Monday, October 20, 2008

Back in Texas

The trip from Seattle was arduous and wearisome. Leaving BB’s house around 7:30 am we arrived in San Antonio after 11 pm. A direct flight would not have taken 13 hours, but because ours first flew to LA, to Denver and then San Antonio, it took a bit longer than a direct flight. LA was probably the worst airport I have ever been in, and if the city is anything like that jungle which is mistakenly referred to as an airport, I don’t think I ever want to visit that town. In LA we had to change airlines from United to Frontier.

Exiting the plane into terminal 6 we asked the information desk where to find Frontier Airlines, “terminal 3, and you have to take a bus.” We scrambled around the huge airport, dragging our luggage, and nearly 30 minutes later hopped on a bus to terminal 3 only to find out that the lady who gave us directions was either ignorant and too proud to ask for help or malicious, and the actual terminal we needed was 6, the terminal we came from. I was so mad, I was spitting fire, and laughing at the same time. Visions of our accidental run in, raced across my mind. Our next hoop of fire, after returning to our correct terminal was re-checking in and going through the airport security again since we were changing airlines.

Denver, the next destination was pleasant enough, until Kyle, while eating a Quizno’s sandwich, knocked a cup of delicious, mesquite flavored red sauce in between my legs. In the bathroom, the cleaning lady immediately pointed out how red and the location of the spill was especially ill-looking on a lady. After scrubbing as much as I could, using water and a shout towelette another random, yet very nice lady provided, I had gone from looking like I had a massive lady accident to looking like I peed in my pants. But what are you going to do?

Exiting the plane I felt the warm San Antonio air seeping through the air holes of the tunnel. The weather had been in the 50’s when we had left, but my piles of layers were unnecessary and uncomfortable back home. The words “back home” held a paradoxical feelingly to it. On one hand I was happy to have lots of great Mexican food at my disposal, and family and friends nearby, but on the other hand, being back home felt like a failure of sorts. We had left San Antonio back at the end of July on what was to be one of the hopefully greatest adventures of our lives, A going away party was thrown, our final goodbyes said and now we had returned, without even having had left the country. At least being in Seattle, away from familiar faces and people who knew our story, we didn’t feel so much like failures; we were still on our way, just in a holding pattern. But being back in Texas meant something else entirely; we had come back, after already leaving, and the knot in my stomach continued to grow as the feeling of failure intensified. The next morning, we met Kyle’s parents, aunt and an old family friend for breakfast at Jim’s. I was feeling overwhelmed by my sense of failure, but seeing Kyle’s parents and remembering the reason that brought us back to Texas brought all new emotions colliding with the others. It was our first time being around the family after the death of Grandma Dee Dee, and I felt loss. She had more to give, and now we were without her loving and magnanimous presence. A battle of emotions began raging inside but to multiply my battling emotions even more we were asked the questions. Questions that to most people are the most basic of questions, but to us, they are convoluted, complex and nearly impossible to answer “Where are you now? And what are you doing?’ These simple questions that demonstrate interest from the other party are difficult and painful for us to answer. Lately, I have answered those questions by saying, “We are nomads and currently we are in the business of jumping through hoops.” But that just creates more curiosity rather than quench it.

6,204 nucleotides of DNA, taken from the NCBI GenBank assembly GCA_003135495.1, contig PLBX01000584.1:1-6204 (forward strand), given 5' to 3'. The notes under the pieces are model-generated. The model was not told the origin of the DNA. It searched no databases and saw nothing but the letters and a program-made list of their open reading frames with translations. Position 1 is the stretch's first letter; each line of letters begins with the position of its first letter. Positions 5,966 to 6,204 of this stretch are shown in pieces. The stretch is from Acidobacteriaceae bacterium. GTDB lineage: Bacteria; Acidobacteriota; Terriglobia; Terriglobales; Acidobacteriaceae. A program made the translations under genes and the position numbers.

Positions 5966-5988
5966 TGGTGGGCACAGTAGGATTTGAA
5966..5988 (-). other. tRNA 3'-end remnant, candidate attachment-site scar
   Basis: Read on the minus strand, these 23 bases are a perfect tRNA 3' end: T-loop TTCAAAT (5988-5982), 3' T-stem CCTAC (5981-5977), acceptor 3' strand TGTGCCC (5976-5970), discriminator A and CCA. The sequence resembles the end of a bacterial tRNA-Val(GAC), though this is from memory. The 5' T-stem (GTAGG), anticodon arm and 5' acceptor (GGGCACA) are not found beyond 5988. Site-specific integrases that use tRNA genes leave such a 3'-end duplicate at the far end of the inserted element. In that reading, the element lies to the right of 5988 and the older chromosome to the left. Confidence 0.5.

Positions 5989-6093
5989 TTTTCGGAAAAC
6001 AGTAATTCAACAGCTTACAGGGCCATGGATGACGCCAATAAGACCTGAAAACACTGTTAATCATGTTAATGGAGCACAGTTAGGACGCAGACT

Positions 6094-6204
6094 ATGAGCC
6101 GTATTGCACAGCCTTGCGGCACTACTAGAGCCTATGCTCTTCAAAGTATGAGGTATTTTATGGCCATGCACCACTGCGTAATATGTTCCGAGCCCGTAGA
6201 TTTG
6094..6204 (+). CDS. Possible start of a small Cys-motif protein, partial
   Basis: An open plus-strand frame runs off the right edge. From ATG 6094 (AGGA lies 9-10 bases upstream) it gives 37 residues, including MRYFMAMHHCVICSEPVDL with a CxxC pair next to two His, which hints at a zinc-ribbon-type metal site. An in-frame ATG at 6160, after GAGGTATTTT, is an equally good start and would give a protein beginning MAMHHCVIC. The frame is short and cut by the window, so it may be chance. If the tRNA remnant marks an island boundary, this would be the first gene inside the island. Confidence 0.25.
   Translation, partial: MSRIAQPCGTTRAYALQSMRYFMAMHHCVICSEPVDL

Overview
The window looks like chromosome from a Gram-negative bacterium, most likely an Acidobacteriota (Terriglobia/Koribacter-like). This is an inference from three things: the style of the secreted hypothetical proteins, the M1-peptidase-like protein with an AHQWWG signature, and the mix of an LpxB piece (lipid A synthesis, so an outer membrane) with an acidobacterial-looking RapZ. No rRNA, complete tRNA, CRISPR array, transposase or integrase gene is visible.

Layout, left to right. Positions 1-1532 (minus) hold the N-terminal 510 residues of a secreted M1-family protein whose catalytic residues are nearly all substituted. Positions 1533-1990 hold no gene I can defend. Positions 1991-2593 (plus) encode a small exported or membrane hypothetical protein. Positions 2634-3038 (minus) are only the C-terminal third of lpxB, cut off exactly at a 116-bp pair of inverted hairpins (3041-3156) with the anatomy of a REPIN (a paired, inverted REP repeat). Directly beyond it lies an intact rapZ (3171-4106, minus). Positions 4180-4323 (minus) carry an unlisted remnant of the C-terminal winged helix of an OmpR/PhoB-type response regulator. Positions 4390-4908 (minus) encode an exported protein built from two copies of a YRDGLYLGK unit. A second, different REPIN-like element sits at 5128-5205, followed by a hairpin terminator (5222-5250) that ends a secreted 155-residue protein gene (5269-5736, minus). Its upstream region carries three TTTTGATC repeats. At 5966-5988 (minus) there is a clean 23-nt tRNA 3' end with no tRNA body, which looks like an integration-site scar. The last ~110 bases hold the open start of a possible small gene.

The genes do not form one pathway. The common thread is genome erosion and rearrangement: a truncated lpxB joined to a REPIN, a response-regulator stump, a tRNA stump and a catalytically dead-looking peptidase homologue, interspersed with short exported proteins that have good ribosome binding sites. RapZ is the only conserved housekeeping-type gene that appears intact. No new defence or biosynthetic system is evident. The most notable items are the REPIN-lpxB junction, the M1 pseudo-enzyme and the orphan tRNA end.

We are slowly coming to terms with being back home. It is helpful that we are near Texas State so Kyle can complete his course more quickly than in Seattle. And although the feeling of failure was overwhelming at first, it is only a feeling because we haven’t failed, we haven’t given up the dream. Our plans haven’t changed, only the path has changed, not the destination.

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